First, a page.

The Cave is a point and click adventure in its purest form. You click on objects to interact with them, put objects together to solve a puzzle and click on characters to engage in dialogue with them. Unlike most adventure games, though, you can “die” by making wrong choices or from falling too far a distance, but as The Cave itself will tell you, “No one dies in The Cave.” Now, of course, we can conjecture on why this is. Most likely it’s because The Cave is some sort of spiritual afterlife where, much like Sisyphus, the characters are doomed to repeat the same actions over and over again. However, there is a chance that the characters might learn something and thus break the chain of recurring mental and physical torture, and thus finally be able to “leave” The Cave. In this respect, The Cave reminds me of how Shadow Hearts Covenant canonically ends, according to its creator Matsuzo Machida. Much like the characters in The Cave, Yuri gets a chance to go back and change the canonical ending of the first Shadow Hearts. In The Cave, when you get the “bad ending” for a character, you’ll find evidence of their continued torment in your next playthrough, no matter what characters you choose. This is simply brilliant.

The puzzles with The Cave are extremely fun ones. Some, like the attempt to get six gallons of water with only seven and four gallon jugs, are adventure puzzle mainstays. You’ve probably encountered them dozens of times, if not more. Others are unique to The Cave and are a lot of fun to figure out. Most of the puzzles will be quite easy for adventure game veterans. The one I had the hardest time with involved the Monk and trying to carry some lotus petals across a room. If you move too fast or a breeze hits you, the petals are lost and you have to start over. The problem is the PS3′s analog stick is wonky here, and sometimes you’ll take a step forward, but then one back, and so moving across the room takes a long time. It’s an easy puzzle to figure out, but it’s a bitch with the PS3 controller. In retrospect, this puzzle probably will work much better on the PC or with the Wii U GamePad. Still, all the puzzles are great fun and add a lot of depth to the game, because they are all intrinsic to the story being told rather than just thrown in to pad time.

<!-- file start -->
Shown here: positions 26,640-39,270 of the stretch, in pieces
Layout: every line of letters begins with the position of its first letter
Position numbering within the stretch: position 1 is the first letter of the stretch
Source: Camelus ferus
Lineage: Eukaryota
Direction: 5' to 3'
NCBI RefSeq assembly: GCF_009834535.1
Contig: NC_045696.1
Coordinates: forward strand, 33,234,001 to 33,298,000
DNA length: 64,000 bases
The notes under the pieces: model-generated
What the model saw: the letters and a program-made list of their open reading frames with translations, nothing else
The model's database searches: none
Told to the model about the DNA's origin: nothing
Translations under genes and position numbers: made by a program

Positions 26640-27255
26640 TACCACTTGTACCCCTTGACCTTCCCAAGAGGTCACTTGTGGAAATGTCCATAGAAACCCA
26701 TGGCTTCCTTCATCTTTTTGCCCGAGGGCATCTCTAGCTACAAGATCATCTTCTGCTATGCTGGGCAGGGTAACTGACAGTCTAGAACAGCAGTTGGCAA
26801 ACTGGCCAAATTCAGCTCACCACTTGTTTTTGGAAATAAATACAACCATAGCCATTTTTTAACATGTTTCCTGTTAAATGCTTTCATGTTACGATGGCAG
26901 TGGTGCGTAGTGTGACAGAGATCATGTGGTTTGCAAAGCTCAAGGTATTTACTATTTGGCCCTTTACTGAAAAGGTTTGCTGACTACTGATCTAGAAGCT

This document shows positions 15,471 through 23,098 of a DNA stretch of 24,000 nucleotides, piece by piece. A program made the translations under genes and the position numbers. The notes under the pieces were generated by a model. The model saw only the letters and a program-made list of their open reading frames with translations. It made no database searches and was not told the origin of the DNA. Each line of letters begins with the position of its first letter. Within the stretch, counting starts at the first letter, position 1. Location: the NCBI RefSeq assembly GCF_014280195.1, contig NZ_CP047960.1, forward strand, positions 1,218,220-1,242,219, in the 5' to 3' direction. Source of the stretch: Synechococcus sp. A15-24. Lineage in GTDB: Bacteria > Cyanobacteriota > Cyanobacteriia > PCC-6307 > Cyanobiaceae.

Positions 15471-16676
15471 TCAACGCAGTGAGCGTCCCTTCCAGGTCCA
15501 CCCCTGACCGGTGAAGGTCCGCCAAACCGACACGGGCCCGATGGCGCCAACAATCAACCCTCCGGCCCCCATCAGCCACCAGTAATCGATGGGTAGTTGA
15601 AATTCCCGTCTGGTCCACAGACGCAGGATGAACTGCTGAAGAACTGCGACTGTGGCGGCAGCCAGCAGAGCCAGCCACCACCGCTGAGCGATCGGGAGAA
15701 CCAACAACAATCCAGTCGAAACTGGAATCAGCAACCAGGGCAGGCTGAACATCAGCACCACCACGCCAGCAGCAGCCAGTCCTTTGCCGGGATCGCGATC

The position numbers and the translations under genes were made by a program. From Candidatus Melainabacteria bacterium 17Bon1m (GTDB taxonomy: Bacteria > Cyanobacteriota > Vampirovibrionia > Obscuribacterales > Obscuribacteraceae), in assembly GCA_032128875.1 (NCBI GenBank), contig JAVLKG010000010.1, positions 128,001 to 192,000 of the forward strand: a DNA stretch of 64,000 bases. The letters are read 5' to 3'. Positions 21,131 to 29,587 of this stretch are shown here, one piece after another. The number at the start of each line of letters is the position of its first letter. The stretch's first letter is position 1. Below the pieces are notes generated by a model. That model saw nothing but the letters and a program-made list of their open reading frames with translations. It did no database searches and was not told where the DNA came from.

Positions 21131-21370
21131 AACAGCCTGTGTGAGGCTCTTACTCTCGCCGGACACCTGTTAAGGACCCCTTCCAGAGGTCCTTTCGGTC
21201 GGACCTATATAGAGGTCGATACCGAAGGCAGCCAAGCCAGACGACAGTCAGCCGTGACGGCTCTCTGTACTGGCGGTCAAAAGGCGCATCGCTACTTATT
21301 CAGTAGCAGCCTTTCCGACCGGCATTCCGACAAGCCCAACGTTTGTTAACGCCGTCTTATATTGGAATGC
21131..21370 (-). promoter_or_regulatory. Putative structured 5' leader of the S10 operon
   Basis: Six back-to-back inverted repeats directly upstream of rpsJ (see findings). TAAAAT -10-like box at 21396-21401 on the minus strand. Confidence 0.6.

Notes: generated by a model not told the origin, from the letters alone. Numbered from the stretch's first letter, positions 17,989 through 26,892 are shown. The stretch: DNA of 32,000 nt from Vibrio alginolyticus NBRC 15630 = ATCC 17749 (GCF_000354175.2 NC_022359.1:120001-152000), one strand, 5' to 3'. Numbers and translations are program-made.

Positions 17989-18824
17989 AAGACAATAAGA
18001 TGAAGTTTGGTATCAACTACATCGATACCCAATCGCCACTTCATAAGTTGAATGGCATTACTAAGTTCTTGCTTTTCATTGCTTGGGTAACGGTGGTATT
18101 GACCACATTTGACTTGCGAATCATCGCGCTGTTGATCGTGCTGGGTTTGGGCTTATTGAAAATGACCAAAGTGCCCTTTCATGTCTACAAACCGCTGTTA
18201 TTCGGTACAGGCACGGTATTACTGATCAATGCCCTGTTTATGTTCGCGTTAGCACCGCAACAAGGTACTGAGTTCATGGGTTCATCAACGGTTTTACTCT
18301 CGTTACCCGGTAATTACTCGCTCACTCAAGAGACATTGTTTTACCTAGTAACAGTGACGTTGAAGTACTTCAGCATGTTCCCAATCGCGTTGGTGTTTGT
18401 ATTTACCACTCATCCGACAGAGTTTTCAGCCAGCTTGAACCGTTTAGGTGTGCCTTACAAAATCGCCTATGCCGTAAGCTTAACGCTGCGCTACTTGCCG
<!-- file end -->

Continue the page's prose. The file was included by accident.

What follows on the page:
Visually The Cave doesn’t push the boundaries of what any modern console can do, but it still looks fantastic. Everything is animated smoothly and the game’s cast of characters is highly memorable in design. Some, like the ones in the Hillbilly stage are meant to resemble paper cut outs, while others look more or less human. The backgrounds were what really stood out for me. The flowing water, the bubbling lava, there were so many little touches here that real showcased a fine eye for detail, and the game was as much fun to watch as it was to play. My wife pretty much detests the point and click genre aside from Clock Tower, but she watched bits and pieces of The Cave and she enjoyed it greatly, laughing most of the time. She especially loved the Knight’s stage. So yes, The Cave isn’t a game where most of the budget went to visuals instead of gameplay or story, and that’s a good thing. Trust me on this.